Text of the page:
Saturday, April 27, 2019

Cartoon Saturday- Marty Pants, Pug Pals

Parisi, Mark. How to Defeat a Wizard (Marty Pants #3)
October 30th 2018 by HarperCollins
Copy provided by Young Adult Books Central

Marty is still at war with Simon, and irritated beyond belief that everyone thinks the other boy is charming when Marty knows full well his ONLY talent is to draw pictures of a well known cartoon character. When Marty gets in trouble for calling Simon a "monkey washer" and has to apologize, and Marty's dog Jerome eats a paper with Simon's name on it, leaving only the enigmatic word "NOWIS", Marty becomes convince that Marty is actually a wizard who is exerting his evil powers to convince everyone he is wonderful, and sets out to prove this. There are other things going on, like his sister's stressful science project, and Marty gets distracted, even feeling at one point that Simon might not be too bad! When the two boys end up working on a school project together, Marty starts to think that maybe he has misread Simon's intentions... or is that all part of the wizardry as well?

Books where children are well meaning but still get themselves into trouble, like Peirce's Big Nate, are always popular with middle grade readers, who themselves have difficulty controlling themselves in all situations. I once had a student lick the leaves of a flower arrangement on my desk, and when I asked him why, he honestly didn't even know why he had done it. This explains so much of Marty's world, but at least he has some friends, like Roongrat and Parker, as well as supportive parents, to keep him in line a little bit.

This notebook novel has a large number of illustrations than some of this genre, more along the lines of Watson's Stick Dog, Pichon's Tom Gates and Barnett's Mac B.: Spy Kid and than Greenwald's Charlie Joe Jackson series. The pictures themselves are quite pleasing-- strong black lines that can turn goofy at the flick of Parisi's wrist. As an added bonus, there is a flip book of Jerome tumbling down the pages! The pictures are very light, but I knew right away why they were there!

Marty's belief that odd things are happening in his world (In Keep Your Paws Off, he thinks his sister is a werewolf!) might make older readers wonder if he has some sort of developmental disorder, younger readers will love the fact that they are so much smarter than Marty! And who knows-- given Jerome's oddly hornlike ears, maybe Marty isn't imaging as much as I think!

Ahn, Flora. Yay for VayCay! (Pug Pals #2)
January 29th 2019 by Scholastic
Copy provided by Young Adult Books Central

Sunny and Rosy's human packs for vacation, but doesn't take her beloved dogs with her! Instead, they get to visit Grandma and Grandpa, who dote on the pups. Sunny explains that there will be all sorts of head rubs and extra treats, so Rosy thinks this is a good plan. When Grandma takes them out to garden, however, she thinks that the dogs are responsible for tearing up some of her vegetables, and thinks they are naughty! They don't get to go outside as much, and their special barbecue treat is canceled! Oh, no! The dogs know that they didn't damage anything, so they start to investigate who did. In their best detective costumes, they go into the garden while the grandparents are away, and take a closer look at the clues. They meet Clove, a groundhog, who is sympathetic to their task, but are not able to solve the mystery. They spend their days doing yoga, watching movies and eating popcorn, and generally enjoying their new atmosphere, but as their vacation draws to a close, they know they much figure out their problem. They find the culprit right under their noses, and he apologizes. More importantly, the pugs manage to alert the grandparents about the thief without getting him into danger. The barbecue is back on, and the pugs find at the end of their vacation that their harnesses are a bit snug after their surfeit of snacks!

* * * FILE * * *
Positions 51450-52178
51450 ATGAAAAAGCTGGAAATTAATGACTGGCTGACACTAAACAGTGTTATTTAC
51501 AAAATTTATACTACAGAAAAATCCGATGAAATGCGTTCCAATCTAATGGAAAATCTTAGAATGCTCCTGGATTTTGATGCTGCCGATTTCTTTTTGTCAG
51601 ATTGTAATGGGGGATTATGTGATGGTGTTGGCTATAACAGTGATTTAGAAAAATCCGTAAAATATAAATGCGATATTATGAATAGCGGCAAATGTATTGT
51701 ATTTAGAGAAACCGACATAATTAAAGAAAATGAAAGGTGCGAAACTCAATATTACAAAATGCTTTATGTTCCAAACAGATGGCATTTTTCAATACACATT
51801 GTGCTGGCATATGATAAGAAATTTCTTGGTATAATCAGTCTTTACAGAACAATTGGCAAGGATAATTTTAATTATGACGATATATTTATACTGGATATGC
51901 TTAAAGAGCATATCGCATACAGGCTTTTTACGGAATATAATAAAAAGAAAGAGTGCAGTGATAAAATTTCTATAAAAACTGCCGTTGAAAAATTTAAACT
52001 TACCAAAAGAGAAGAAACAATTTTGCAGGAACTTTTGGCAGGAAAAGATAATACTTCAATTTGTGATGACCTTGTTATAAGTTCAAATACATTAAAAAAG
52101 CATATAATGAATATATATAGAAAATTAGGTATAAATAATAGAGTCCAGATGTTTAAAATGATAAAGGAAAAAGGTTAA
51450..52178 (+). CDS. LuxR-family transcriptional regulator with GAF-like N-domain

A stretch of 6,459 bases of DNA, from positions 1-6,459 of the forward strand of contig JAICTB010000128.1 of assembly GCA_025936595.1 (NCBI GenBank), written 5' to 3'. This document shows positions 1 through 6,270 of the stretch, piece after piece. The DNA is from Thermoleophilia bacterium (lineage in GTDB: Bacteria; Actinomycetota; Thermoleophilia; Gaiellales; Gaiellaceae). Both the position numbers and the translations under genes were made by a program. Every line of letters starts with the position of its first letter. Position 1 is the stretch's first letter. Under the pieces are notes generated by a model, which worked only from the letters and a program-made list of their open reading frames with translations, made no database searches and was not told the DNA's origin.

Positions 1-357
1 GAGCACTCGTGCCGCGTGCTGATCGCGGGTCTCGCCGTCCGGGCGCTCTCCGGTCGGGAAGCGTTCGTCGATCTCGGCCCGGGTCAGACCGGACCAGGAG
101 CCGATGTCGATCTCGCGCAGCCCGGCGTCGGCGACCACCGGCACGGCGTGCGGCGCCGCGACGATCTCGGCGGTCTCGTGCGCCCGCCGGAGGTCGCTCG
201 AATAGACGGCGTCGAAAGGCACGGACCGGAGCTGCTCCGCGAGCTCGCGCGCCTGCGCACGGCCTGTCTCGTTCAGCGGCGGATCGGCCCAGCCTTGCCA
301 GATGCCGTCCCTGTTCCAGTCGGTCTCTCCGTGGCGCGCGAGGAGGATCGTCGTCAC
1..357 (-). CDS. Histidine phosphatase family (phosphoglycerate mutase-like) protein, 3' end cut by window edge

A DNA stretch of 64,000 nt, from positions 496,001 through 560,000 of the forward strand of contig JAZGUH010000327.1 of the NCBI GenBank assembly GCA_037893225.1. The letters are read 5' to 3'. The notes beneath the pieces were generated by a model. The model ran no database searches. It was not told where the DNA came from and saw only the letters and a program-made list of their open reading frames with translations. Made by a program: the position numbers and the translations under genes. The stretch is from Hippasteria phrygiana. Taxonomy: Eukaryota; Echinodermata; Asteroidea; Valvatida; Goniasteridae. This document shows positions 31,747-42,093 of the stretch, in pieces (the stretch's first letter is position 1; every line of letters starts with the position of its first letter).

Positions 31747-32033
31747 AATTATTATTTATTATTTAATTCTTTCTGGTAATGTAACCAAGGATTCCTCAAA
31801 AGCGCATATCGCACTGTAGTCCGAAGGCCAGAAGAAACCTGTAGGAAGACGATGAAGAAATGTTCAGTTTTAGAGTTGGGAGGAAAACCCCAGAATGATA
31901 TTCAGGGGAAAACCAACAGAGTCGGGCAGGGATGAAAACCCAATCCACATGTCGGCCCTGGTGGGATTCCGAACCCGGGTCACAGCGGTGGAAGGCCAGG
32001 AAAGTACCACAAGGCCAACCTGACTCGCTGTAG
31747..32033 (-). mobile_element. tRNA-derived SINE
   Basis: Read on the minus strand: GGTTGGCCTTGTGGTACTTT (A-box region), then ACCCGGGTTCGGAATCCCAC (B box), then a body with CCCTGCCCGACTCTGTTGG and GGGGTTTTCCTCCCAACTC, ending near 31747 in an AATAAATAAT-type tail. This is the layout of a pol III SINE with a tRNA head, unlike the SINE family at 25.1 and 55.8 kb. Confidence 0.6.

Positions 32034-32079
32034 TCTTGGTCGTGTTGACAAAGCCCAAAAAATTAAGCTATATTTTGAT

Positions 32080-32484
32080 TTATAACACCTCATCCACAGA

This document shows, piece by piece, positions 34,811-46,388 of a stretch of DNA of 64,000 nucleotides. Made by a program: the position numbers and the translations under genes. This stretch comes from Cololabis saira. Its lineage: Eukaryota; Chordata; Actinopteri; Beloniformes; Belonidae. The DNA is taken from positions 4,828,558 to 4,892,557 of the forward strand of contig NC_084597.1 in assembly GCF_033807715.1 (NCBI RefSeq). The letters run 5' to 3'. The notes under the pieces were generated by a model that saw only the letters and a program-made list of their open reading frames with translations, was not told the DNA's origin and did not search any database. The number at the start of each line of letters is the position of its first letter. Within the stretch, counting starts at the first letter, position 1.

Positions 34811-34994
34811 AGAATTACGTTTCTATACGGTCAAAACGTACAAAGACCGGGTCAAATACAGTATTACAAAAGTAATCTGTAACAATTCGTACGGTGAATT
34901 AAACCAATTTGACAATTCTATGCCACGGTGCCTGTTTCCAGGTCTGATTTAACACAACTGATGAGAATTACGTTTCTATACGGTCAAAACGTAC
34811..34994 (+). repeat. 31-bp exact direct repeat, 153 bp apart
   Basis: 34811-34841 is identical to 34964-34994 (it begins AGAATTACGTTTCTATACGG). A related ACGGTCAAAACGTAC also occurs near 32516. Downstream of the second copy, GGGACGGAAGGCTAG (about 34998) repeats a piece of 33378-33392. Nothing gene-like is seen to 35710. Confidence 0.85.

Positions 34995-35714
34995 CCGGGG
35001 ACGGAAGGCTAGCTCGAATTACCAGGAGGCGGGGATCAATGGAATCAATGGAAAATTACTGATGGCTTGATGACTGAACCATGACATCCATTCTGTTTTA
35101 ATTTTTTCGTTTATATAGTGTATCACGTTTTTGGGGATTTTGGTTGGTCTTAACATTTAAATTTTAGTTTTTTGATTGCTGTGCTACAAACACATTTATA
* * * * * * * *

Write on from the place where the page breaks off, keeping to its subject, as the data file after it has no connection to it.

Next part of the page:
Rosy and Sunny are both exuberant puppies, and the pictures of their antics are delightful! How Ms. Ahn packs so much character into simple line drawings is amazing, and the depiction of dogs in their pajamas, doing yoga or just romping around the garden are delightful.

While it's fairly clear to the reader who is stealing the vegetables, we see all of the events from the pugs' perspective, so we can also understand why they are a bit in the dark. I do love the "dog's eye" view presented here-- we only see the legs of the humans, and occasionally hands that are feeding treats or petting the dogs. It's fun to see the dogs' list of the highlights of their vacation-- making new friends, relaxing outside, snuggling, playing, and of course, treats! That was the only thing that concerned me-- I hope that Rosy and Sunny's human takes them on lots of walks so that their extra treats don't cause any health problems!

This series is a step up for readers who have enjoyed the goofy early reader mysteries of Robert M. Quackenbush (Sherlock Chick, Henry) or Kin Platt (Big Max) but who like a few more pictures than Warner's The Boxcar Children or Roy's Alphabet Mysteries provide. The drawings are so much fun that this could also be a read aloud for a younger child who must leave a pet with someone else, and even my middle school students find these to be a bit of a "vacation" read!

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